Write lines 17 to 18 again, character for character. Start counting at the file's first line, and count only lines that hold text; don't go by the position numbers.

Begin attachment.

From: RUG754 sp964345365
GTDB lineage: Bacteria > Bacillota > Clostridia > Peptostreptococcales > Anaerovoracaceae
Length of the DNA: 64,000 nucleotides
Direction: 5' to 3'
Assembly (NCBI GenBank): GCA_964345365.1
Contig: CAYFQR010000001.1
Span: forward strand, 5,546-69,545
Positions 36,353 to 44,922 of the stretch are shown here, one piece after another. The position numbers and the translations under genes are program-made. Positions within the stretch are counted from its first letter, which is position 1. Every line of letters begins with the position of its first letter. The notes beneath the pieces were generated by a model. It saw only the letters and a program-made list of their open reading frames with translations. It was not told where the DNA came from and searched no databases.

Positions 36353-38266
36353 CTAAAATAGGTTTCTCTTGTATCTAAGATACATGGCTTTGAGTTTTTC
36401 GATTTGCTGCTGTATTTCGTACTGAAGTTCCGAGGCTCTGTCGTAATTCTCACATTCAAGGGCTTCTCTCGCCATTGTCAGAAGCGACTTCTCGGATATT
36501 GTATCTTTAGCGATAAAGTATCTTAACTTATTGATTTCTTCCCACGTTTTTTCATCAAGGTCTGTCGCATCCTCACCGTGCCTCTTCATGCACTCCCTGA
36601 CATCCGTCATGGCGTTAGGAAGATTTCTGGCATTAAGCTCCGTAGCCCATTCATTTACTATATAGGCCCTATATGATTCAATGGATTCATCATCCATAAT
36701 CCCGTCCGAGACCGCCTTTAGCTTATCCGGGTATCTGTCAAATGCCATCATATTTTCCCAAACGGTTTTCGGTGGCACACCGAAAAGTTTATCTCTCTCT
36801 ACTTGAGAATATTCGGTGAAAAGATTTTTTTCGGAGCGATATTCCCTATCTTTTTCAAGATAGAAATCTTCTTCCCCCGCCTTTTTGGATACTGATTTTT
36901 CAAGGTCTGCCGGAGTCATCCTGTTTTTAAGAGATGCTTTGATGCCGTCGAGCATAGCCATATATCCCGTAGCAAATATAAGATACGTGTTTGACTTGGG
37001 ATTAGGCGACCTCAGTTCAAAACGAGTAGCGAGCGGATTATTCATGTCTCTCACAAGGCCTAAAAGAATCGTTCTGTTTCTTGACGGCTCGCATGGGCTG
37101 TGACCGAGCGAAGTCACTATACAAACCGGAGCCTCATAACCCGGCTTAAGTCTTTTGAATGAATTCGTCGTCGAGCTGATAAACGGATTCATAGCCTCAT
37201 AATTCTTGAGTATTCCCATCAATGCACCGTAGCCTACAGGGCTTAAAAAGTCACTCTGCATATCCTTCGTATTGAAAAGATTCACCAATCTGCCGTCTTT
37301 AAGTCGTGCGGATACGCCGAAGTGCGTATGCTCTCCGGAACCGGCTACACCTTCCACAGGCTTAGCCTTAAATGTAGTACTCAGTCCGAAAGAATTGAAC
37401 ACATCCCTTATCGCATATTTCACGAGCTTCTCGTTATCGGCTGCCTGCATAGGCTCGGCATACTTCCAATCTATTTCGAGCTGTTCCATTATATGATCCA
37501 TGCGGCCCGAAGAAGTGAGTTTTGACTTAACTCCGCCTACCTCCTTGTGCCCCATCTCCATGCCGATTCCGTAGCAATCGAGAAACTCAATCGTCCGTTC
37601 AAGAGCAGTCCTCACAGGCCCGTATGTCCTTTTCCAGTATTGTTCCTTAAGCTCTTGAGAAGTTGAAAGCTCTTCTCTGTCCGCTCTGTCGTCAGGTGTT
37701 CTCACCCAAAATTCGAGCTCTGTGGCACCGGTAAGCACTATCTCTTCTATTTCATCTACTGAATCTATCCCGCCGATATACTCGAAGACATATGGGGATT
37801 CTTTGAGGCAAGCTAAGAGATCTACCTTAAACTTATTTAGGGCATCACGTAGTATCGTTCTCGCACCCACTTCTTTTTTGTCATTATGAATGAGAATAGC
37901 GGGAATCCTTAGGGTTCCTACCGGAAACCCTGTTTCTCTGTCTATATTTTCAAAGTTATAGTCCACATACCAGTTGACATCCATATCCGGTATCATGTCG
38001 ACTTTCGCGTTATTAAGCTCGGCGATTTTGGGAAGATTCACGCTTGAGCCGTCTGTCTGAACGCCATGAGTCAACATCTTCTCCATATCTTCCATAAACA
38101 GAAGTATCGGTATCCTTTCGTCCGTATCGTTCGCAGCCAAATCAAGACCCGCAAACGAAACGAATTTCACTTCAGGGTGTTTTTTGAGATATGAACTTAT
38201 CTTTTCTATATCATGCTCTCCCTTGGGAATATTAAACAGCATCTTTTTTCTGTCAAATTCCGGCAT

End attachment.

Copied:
37001 ATTAGGCGACCTCAGTTCAAAACGAGTAGCGAGCGGATTATTCATGTCTCTCACAAGGCCTAAAAGAATCGTTCTGTTTCTTGACGGCTCGCATGGGCTG
37101 TGACCGAGCGAAGTCACTATACAAACCGGAGCCTCATAACCCGGCTTAAGTCTTTTGAATGAATTCGTCGTCGAGCTGATAAACGGATTCATAGCCTCAT